DISCOVER CORNWALL'S FORGOTTEN CORNER

PUBLISHED: 10:48 26 April 2016 | UPDATED: 12:41 30 August 2017

It’s a stunning part of Cornwall that’s perfect for getting away from it all. Abby Driver heads to the Rame Peninsula

It’s known as Cornwall’s forgotten corner, yet despite the depressing nickname The Rame Peninsula has a lot going for it. It’s an area of outstanding natural beauty boasting quiet beaches, glorious views along the south west coast path and a smattering of quaint villages.

Forget Me Not

The Rame Peninsula is fairly isolated compared to the rest of the county; it’s more than 50 miles away from the Cornish capital of Truro. It’s also isolated by virtue of being a peninsula – it’s surrounded by the English Channel, the River Tamar and the River Lynher.

The Rame Peninsula is so close to the Devon border, visitors tend to skim straight past it on their way down to more well-known tourist hot-spots such as Padstow, Rock and St Ives. And in fact, a chunk of the Rame Peninsula was part of Devon up until a boundary reform in the 19th century.

Claim to Fame

John Pollard RN, the man with the rather grand title of Nelson’s Avenger’, was a former resident of Kingsand. A commander in the Navy, he served under Nelson and is credited with shooting the French sailor who killed the Admiral. Some even say Nelson himself has visited the village and dined at the – now closed – Ship Inn.

Another sea-based celebrity resident was Ann Davison. In 1953, at the age of 39, she became the first woman to sail the Atlantic single-handedly. You can read her autobiography My Ship Is So Small for a full account of her incredible adventure.

And if you’ve watched Mr Turner, Mike Leigh’s biopic of the eccentric artist JMW Turner, you will have spotted the Rame Peninsula - albeit in disguise: Kingsand stars as a 19th century Margate.

Village life

One of the most popular areas of The Rame Peninsula is the twinned seafront villages of Kingsand and Cawsand, with their tiny, hilly streets and colourful fishermen’s cottages overlooking Plymouth Sound.

Back in the day, village life revolved around fishing. From the shoreline you can make out the remains of old pilchard cellars from the late 16th century, just beyond Kingsand. Known as Pilchards Palaces they were used for housing and handling this prized catch. Like much of Cornwall, smuggling was rife on the Rame Peninsula in the 1700s and 1800s and the villages were centre-stage of the action. It is said that more than 50 smuggling boats operated out of Cawsand Bay with thousands of casks of spirits being landed each year - the smuggling days are over and instead today you’ll find a bright seaside village with beautiful beaches, decent pubs and quaint art galleries.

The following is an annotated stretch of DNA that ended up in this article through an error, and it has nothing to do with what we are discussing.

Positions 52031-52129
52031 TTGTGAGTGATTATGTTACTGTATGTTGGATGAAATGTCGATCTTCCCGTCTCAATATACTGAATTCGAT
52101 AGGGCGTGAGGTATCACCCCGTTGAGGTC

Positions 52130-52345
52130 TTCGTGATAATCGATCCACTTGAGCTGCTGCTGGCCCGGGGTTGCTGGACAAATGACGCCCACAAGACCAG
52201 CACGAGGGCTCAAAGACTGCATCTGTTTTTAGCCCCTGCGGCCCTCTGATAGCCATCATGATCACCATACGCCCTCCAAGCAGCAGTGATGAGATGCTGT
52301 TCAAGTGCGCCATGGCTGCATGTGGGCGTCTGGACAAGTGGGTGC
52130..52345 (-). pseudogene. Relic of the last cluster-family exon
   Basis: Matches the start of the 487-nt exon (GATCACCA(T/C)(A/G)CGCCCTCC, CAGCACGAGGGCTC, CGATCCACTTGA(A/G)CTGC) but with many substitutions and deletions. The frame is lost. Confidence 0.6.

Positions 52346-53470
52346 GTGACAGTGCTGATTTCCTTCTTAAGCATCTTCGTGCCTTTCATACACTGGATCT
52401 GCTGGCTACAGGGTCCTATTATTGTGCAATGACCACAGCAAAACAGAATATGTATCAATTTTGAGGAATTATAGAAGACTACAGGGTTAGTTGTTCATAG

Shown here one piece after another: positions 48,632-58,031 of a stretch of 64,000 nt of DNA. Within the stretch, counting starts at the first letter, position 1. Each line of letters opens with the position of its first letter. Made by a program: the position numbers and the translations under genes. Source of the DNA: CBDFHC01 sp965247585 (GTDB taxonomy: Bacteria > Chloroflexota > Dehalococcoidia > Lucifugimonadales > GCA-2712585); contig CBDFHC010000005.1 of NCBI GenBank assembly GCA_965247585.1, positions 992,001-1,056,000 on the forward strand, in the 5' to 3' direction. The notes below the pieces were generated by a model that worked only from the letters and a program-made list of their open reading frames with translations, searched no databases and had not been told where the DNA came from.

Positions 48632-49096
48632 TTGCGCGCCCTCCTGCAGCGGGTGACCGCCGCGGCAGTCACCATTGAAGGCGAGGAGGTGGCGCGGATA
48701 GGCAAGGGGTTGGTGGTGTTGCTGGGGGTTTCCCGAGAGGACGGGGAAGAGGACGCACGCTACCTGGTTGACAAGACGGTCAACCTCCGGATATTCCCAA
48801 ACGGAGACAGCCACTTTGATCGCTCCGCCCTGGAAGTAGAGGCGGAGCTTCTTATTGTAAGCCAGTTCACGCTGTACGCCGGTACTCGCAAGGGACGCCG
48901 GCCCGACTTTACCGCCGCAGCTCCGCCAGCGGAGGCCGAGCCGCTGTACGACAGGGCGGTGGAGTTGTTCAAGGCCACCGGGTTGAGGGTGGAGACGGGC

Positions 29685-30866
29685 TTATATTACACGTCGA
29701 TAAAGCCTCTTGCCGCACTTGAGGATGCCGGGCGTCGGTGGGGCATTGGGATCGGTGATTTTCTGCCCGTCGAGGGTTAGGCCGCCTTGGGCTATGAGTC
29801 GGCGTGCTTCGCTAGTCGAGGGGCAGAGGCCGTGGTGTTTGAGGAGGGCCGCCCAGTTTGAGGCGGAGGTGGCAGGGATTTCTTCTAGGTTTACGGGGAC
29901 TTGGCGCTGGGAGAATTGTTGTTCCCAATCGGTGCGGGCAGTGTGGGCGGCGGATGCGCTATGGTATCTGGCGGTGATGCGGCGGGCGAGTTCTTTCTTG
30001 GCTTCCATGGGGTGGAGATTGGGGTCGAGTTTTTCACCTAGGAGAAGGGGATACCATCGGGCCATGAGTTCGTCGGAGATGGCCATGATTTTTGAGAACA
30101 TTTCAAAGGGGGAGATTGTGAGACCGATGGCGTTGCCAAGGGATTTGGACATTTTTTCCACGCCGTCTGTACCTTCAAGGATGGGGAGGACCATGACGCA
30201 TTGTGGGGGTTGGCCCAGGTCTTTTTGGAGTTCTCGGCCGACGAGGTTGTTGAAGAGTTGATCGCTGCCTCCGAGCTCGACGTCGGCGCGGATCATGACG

A Work of Art

If art’s got your heart, Makers Heights in Rame is the place for you. With its natural beauty and fantastic light and old Napoleonic barracks used as studios, it’s not surprising that it has inspired many artists who have become collectively known as the Rame School of Art. Swing by The Somerville Gallery in Makers Height, it’s a stunning space which showcases established well-known artists alongside those working in the studios.

Feeling crafty? Venture further inland to the village of Millbrook and check out The Byre; it’s a contemporary craft gallery which showcases work in ceramics, glass, jewellery, metals and textures. It also regularly hosts exhibitions; the next one, Pastures New, runs from 2 April – 5 June and will feature some brand new makers.

In Kingsand you’ll find The Panache Gallery, a family-run gallery that stocks a range of original art, prints and jewellery. They sell originals by Plymouth-based Brian Pollard, whose colourful paintings would serve as a beautiful reminder of your holidays. You’ll also find impressive limited edition bronze sculptures by Denise Dutton. A modern exhibition space for local artists, The Westcroft Gallery in Kingsand is also well worth a visit.

Grand Tour